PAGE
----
Saturday, November 19, 2016

Release Vision Exercise

In late 2014 the delivery team working on the Copyright Hub as part of the Digital Catapult UK where a bit confused about the upcoming Beta Release. They were getting mixed messages regarding what the release was for, when it was due, and what were the most important features to be included. To resolve this situation I gathered the delivery team and the customer representative and ran a collaborative Release Vision Exercise, which is described below.


Release Vision (45 minutes)

Who? 
Who is the audience of the beta release?

What? 
At a high level what will the beta release contain? Aim for no more than five bullet points.

Where? 
Where will it be used? All industry sectors? All parts of England? Europe, etc.

Why? 
Why would the users and stakeholders make the painful effort to change their existing habits and migrate to this new product? 




Strap Line…
What is a one sentence summary that we could use internally? LITMUS TEST: Can the delivery team come up with a strap line that they and the customer representative agree with?


The list was brainstormed, then discussion followed by dot voting determined the winner.


Release Levers (10 minutes)
What is the order of importance of the following items? Please note they must be ordered, i.e. there cannot be two priority one items.

  • Scope – number of features included in the release (more is important)
  • Cost – project budget / number of people involved (low costs is important)
  • Schedule – when will it be released (earlier / on time release is important)
  • Value – Usefulness and usability of the included features. (user experience is important)
  • Aspects – ilities of the system, i.e. Security, Maintainability, Performance, Adaptability, etc. 

The blue numbers are the aggregate result of the Product Owner and Customer Representatives separate votes.


The end result

This process surfaced some key issues that the customer representative and Business Analyst (acting as Product Owner) disagreed upon and allowed them to resolve these differences. It also provided clarity to the delivery team regarding what they were being asked to do. The end result was a successful release that has changed the face of copyright on the internet forever: Video of Launch Party

Sunday, November 13, 2016

Tree Root Diagrams, a powerful problem solving addition to the Five Whys

Solving problems in this complex world can be a huge challenge. The Five Whys is a powerful technique in our hunt for the root cause of an issue; however it rarely provides the full answer. Combining Tree Root Diagrams with the Five Whys can ensure that your team gains a full understanding of the root cause(s) of the issue. Once you know the root cause(s) a permanent solution is only a few simple actions away.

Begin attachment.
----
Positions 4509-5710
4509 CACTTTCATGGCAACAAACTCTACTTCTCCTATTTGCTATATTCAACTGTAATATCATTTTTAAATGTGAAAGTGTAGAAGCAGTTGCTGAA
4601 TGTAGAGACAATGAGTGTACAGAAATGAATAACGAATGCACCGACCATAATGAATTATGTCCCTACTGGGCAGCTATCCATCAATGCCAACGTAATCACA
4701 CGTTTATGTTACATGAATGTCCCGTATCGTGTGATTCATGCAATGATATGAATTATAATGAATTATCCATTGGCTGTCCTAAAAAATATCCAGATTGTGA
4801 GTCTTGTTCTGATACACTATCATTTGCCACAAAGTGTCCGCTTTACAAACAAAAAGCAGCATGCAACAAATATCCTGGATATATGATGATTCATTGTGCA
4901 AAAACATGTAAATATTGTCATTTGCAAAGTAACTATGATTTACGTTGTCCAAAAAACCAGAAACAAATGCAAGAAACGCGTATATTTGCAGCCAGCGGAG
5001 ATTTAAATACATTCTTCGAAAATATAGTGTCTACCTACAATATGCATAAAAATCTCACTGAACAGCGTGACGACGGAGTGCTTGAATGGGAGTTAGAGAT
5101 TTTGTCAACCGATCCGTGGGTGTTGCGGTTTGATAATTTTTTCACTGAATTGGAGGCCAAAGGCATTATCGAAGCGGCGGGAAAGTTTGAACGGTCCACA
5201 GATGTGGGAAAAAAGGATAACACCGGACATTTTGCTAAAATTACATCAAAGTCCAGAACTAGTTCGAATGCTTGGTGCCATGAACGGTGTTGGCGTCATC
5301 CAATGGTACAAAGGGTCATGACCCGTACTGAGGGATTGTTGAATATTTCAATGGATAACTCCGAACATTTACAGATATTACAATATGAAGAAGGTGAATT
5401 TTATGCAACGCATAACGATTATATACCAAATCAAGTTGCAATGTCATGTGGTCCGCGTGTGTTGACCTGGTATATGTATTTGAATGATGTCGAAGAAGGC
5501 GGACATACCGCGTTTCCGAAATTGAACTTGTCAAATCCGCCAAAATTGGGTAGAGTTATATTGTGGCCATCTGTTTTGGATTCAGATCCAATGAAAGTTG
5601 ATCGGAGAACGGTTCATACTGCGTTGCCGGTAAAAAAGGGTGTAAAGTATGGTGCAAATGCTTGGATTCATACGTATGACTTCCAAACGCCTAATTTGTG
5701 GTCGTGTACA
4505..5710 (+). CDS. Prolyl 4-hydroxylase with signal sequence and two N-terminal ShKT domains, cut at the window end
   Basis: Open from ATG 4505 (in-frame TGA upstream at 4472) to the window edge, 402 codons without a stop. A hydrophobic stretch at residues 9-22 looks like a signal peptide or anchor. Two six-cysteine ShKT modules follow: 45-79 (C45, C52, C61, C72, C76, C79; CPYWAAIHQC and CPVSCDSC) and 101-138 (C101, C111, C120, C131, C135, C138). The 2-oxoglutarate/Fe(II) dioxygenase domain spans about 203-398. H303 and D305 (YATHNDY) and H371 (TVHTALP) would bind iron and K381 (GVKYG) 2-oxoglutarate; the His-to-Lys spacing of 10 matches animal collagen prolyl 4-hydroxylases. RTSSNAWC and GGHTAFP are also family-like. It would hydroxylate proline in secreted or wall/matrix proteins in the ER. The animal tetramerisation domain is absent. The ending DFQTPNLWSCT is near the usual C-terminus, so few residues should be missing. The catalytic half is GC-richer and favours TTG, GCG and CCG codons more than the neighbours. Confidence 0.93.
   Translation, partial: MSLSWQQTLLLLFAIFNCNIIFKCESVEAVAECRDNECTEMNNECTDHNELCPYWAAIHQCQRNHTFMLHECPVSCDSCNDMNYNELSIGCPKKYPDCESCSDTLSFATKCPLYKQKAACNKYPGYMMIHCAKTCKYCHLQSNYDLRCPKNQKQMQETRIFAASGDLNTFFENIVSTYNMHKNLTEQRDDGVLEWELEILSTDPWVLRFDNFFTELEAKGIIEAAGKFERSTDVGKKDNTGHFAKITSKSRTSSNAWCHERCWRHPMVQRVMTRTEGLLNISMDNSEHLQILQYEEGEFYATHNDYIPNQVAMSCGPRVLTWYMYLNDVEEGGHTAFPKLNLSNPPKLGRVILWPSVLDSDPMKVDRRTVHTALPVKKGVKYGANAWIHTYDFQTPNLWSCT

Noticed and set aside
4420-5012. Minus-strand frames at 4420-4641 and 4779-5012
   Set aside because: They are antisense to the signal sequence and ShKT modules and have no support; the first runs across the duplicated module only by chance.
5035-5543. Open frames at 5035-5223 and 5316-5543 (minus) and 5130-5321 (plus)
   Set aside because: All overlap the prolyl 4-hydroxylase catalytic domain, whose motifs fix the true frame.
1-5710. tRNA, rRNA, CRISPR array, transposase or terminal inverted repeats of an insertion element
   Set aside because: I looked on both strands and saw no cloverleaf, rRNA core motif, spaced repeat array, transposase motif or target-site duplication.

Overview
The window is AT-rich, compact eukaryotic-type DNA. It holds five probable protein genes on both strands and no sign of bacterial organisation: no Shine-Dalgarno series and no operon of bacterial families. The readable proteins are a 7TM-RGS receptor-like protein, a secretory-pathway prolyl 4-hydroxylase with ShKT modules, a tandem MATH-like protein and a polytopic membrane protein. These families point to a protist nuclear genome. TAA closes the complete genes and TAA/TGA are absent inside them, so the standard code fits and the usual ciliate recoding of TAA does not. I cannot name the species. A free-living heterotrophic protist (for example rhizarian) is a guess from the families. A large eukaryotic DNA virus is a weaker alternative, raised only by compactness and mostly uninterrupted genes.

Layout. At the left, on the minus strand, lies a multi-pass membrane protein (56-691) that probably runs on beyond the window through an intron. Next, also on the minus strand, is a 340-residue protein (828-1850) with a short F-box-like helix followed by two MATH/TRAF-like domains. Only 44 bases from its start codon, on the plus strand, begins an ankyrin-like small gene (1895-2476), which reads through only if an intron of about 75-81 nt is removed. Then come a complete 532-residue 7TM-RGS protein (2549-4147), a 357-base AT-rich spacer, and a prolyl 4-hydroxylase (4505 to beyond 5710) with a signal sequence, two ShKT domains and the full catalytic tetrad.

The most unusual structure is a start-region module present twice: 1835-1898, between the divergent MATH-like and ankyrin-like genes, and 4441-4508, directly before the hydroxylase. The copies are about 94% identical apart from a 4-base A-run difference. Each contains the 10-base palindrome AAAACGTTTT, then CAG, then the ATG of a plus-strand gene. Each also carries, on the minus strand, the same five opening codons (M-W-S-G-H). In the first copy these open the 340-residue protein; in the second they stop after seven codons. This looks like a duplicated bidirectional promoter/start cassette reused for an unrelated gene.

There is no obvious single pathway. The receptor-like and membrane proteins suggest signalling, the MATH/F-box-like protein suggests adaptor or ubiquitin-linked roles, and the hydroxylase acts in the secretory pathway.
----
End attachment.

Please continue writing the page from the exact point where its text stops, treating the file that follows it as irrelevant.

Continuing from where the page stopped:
A Tree Root Diagram captures all of the causes linked to an issue in a downward expanding tree of causes. These diagrams often look like the root structure of a large tree. They are most useful when a group of people is collaboratively solving a complex problem.



The approach is straight forward: on a large whiteboard write your issue (really the symptom) in the top middle part of the whiteboard. Ask “What caused this to occur?” Write a very brief summary of each cause that is mentioned and draw an arrow from the symptom to each cause. Now repeat for each cause, building up your tree as your examine each cause. For each Root Cause you identify, circle it and come up with an action or two to address it. List the actions near the Root Cause and draw a line from the actions to the Root Cause.

Benefits of Tree Root Diagrams
  • Finds multiple causes of a single symptom; including related issues.
  • Visualizes the relationship between the symptom and its many causes.
  • Visually links actions to the Root Cause the group is addressing.
  • Allows the group to discuss tangential topics then return to the core issue without losing track of what they were up to.
  • Acts as a record of what the group discussed and agreed upon.


More Examples
A simpler example

An example of when it is quiet linear.

A complex example


How I stumbled onto Tree Root Diagrams
Around July 2015 I was coaching some new Scrum Masters in effective problem solving and usage of the Five Whys. I keep hearing myself suggest to them to write down each answer to Why that the team called out. My intention being to get them and the team realized that the first answer is rarely the root cause. I quickly realized I was not doing this myself and set out to walk my own talk. What I found when I made a concerted effort to write down the causes, was that there were often multiple possible answers to each Why. Hence my notes quickly turned into tree diagrams which I labelled as Tree Root Diagrams and have used ever since.

Ishikawa diagrams

Tree root diagrams are similar yet different to Ishikawa diagrams turned 90 degrees. Ishikawa diagrams focus on categorizing the different causes in a hierarchy. Tree Root Diagrams focus on the linkage between causes; of potentially very different categories.